A friend posted this, a virtual light studio. A really useful tool to try out and learn some of those lighting layouts, although obviously nothing replaces real studio time.
I put in my usual lighting rig as I used for the shots of Kirk and others, and got some quite nice results:
Although I tended to quite often in my earlier portraits use a softbox of at a 45 degree angle to the side and a reflector on the other, I found it more controllable and reliable to use two lights of differing power, sometimes with a snoot (although I never really got good results with one of those, or barn doors…practice I guess). The fun (ie hard part) of lighting is to accent the modelling of the face without getting shadows under the nose or eyes – unless you are going for that moody/Halloween look. As I was taught sculpture and drawing and learnt about light and modelling through that, I think I approach it in sculptural terms, light and shadow, chiaroscuro.
What I find in a lot of commercial shoots is they pour a lot of light at the subject, mostly directly on, equally balanced power. It tends to lead to a flat high-key look, which can in the right hands look quite cool (always fond of that ring-flash look, or the use of silver or gold reflectors, overused but can be really striking!) but most often than not looks boring. It’s good for catalogue or some fashion/supermarket magazine photography, but the lighting of a portrait subject should say as much about the subject – or at least show off their features – as the choice of pose or lens or location. Those ‘flat’ studio shots to me look as if the person is treating the subject as a still life, static and on some kind of conveyor belt. Also truly good high-key photography is hard, since throwing a lot of light at a subject is actually rarely flattering unless you bounce the light, and as I’ve found that’s quite hard to control. Unless major studios have a lot of dwarves with last-o-lites scattered around the set out of shot. I wouldn’t be surprised…;-)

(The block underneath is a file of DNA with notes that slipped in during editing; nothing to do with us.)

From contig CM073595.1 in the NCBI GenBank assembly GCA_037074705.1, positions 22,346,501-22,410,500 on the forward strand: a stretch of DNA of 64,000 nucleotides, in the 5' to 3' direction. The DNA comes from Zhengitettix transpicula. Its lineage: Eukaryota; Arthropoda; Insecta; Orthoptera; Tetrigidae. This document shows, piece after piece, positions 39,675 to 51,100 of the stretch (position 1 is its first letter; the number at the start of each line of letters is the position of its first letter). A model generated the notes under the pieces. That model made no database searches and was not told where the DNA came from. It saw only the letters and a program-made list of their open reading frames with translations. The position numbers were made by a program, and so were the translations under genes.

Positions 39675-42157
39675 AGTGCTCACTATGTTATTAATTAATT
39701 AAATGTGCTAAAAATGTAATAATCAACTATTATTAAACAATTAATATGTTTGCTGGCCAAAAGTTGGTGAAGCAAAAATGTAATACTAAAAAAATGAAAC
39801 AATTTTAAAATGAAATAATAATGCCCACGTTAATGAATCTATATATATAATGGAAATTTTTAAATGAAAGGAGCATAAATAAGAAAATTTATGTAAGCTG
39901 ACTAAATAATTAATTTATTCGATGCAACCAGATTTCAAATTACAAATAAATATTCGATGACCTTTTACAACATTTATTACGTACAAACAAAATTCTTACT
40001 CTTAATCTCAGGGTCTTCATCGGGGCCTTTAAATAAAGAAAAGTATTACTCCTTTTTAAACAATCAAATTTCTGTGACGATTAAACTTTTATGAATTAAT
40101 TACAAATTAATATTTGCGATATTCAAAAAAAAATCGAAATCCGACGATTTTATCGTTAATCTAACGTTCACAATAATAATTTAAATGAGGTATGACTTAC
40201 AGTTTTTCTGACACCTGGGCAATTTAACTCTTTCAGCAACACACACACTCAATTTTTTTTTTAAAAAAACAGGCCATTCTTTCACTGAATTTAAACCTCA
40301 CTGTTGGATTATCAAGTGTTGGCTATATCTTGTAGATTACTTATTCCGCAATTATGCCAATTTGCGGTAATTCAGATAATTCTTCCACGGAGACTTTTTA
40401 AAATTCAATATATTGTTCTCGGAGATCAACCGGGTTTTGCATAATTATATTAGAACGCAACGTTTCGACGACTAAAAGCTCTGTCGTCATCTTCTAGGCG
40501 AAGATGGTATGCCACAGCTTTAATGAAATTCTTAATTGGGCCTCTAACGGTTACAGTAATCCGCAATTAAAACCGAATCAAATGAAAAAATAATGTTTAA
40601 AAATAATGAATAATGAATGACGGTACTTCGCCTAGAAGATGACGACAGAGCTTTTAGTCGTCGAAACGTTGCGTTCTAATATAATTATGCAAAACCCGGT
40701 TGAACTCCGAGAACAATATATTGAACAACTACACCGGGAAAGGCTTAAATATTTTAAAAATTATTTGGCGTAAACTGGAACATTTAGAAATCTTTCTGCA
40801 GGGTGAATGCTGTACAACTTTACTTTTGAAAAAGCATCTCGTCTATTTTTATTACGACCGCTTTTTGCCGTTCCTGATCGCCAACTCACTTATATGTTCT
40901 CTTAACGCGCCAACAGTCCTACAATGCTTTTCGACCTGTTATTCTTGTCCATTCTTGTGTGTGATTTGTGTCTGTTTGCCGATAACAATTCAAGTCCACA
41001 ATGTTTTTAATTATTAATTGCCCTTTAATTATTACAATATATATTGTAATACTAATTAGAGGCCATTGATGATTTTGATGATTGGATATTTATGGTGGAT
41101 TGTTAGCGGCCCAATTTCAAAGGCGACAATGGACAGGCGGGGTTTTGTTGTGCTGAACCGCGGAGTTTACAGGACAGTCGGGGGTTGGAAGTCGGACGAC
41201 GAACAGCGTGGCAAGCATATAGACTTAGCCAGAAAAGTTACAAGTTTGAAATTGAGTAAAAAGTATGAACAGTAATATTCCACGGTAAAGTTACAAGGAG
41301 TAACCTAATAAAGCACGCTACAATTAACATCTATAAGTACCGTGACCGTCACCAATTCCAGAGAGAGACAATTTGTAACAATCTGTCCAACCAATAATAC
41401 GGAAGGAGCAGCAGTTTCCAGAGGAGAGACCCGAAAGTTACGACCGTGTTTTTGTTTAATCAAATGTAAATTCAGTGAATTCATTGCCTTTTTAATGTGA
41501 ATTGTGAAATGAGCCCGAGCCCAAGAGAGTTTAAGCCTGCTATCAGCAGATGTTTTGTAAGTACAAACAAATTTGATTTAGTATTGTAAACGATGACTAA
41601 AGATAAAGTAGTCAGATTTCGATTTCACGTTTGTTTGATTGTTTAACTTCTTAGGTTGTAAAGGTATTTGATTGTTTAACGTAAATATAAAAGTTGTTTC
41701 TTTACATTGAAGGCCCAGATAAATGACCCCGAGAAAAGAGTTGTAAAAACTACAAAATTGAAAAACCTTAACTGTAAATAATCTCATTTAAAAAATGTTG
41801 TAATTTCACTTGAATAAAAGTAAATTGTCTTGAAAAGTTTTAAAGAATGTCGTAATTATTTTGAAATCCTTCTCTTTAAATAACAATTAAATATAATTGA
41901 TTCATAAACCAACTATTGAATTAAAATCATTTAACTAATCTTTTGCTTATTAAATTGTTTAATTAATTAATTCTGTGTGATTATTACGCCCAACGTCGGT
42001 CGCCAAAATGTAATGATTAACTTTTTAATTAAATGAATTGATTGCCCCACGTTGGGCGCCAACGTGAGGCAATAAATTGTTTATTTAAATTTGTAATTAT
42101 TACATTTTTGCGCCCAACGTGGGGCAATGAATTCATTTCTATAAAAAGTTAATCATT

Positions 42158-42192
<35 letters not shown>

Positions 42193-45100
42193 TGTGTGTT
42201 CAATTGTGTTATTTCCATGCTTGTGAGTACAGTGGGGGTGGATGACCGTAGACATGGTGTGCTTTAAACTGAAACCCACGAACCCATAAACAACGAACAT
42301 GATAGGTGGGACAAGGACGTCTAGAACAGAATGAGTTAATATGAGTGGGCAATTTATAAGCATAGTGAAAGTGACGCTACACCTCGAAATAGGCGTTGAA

It’s why I was taught to only use one light and reflectors at first, it’s a really good training in economy in lighting, You can get perfectly good shots with a single tungsten light, or a strobe flash, and a white board or wall. Harder to control the reflection, especially the angle of reflected light since it scatters as it bounces but certainly it teaches you how much you can change mood by swinging the light around by a few degrees, and how much light can be bounced back onto subject (or not if you want very moody/introspective shots) and how that changes the feel of the portrait. As with all things, experimentation is the key.